B.C. officials are bracing for bad weather on a scale that up until last year was hard to imagine.
Tuesday’s budget earmarks serious new money for programs aimed at coping with weather-induced natural disasters of the sort that ravaged parts of B.C. in the past year.
Even while experts over the years have predicted with certainty that climate change is going to drive disasters, there was a feeling it was building gradually. Planning how to cope with them was a priority, but not a pressing one. Then the heat dome, wildfires and floods all hit in a period of months.
The hundreds of lives lost to heat and the multibillion-dollar losses incurred through winter flooding are now driving a race to prepare for what’s next, even while addressing last year’s losses.
The budget figures show it’s one of the biggest single-year priority adjustments ever made (apart from the pandemic). One line item illustrates how big. Every year the government makes an appropriation for the Emergency Program Act. Last year it was $36 million for operational support for disaster response and recovery.
This year it’s $436 million, 12 times as much, some of it allocated to cover damage already sustained.
That’s part of a new, multibillion-dollar commitment over three years on emergency management and recovery. A big chunk is for general contingencies over three years “in anticipation of investments that will need to be made to help communities recover.”
As a measure of how expensive recovery can get, the budget states B.C. has allocated $27 million on the fire-ravaged village of Lytton to date. But it’s still a barren townsite, almost devoid of people and the NDP is being criticized for its slow response.
That money is part of the big outlay on disasters in the current budget year. Most of it was due to just two days of heavy rain that drove 20,000 people from their homes. Bills are still coming in and the budget documents state: “The total cost and necessary supports are not yet known as work to evaluate the damage is ongoing.”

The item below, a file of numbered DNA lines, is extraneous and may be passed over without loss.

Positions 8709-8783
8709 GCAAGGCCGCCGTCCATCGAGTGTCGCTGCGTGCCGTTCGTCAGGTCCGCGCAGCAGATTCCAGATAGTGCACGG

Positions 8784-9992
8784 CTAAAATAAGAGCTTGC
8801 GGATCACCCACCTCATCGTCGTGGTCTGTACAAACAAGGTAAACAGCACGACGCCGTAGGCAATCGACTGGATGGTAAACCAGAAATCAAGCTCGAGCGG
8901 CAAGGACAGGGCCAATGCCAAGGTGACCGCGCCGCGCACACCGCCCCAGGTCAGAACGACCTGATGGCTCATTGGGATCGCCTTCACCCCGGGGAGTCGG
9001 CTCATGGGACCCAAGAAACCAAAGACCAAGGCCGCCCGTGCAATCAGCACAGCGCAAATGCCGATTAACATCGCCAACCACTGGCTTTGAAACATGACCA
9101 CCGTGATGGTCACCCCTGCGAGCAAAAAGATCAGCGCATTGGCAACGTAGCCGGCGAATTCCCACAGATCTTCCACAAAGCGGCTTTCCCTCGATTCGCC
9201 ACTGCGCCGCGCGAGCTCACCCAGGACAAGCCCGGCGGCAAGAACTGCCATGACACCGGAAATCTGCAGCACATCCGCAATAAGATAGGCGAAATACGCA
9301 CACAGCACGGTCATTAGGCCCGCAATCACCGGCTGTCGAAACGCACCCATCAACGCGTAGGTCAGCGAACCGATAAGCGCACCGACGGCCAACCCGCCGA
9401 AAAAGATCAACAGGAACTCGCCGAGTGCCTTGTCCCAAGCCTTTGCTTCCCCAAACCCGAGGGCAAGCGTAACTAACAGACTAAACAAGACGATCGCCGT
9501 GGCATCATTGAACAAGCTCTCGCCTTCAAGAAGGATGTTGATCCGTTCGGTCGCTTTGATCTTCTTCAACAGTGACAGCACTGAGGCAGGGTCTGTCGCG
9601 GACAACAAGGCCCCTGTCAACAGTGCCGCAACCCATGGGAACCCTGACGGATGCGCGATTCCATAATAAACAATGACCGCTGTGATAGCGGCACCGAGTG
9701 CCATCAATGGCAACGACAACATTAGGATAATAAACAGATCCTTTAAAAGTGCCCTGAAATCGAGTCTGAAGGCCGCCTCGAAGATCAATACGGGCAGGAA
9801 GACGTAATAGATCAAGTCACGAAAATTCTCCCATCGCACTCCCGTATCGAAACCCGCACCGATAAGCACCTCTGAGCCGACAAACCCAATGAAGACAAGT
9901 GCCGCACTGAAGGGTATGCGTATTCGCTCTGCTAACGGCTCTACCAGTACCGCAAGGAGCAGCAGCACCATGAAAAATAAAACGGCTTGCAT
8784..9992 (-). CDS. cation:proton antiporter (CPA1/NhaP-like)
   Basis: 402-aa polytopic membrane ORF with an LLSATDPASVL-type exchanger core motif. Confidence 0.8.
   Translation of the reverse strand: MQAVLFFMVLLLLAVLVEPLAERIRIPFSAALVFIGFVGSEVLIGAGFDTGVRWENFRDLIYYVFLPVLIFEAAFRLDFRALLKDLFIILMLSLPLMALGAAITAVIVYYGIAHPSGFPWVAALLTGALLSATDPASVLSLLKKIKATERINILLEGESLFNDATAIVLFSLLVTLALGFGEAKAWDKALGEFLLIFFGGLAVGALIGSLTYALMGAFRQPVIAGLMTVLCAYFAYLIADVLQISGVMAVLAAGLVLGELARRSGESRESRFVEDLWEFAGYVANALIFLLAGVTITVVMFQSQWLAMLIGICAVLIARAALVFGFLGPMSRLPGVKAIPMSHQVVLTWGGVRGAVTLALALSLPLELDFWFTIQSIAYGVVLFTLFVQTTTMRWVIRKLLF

Another $5 billion in federal aid was already allocated for response and recovery to last year’s extreme weather.
There will be hiring sprees at two agencies to bulk up capabilities. In addition to the $400 million hike in the allocation for direct response, Emergency Management B.C. is also getting a big hike in its ongoing operating budget. So is the B.C. Wildfire Service, so it can move to year-round operations. The current model was described as being reactive to events. The new plan will see it converting to a year-round proactive approach with more emphasis on prevention and mitigation.
The fire service will also get millions more in its capital budget for equipment and new bases.
Separate from emergency disaster response, more money is earmarked for climate change preparedness and adaptation. A formal plan to that effect was only completed last June, and is still only in draft form.
The budget directs money for a range of monitoring systems on rivers and shorelines and adaptation strategies for both flooding and heat waves. The river forecasting centre will be expanded.
A new extreme heat response framework is called for that will better predict where and when heat waves will hit, and how the most vulnerable can be helped.
A community emergency preparedness fund that municipalities draw from will get $120 million provided this year. It will fund local operation centres and map flood plains and support risk assessments.
It looks like a series of hellish weather events drove a lot of the discretionary spending in the budget into one sector — disaster management.
Just So You Know: While all the focus Tuesday was on what’s in store for the fiscal year starting April 1, a report on the current year suggests good news ahead. The latest update on the books continues the pattern of grossly-overestimated deficit projections that shrink over the course of the year. Robinson estimated $9.7 billion worth of red ink last year. That was reduced to $4.8 billion, then $1.7 billion. Tuesday it was estimated at just $483 million.
Based on that performance, the $5.4-billion deficit projected for next year could disappear completely by the time the books close.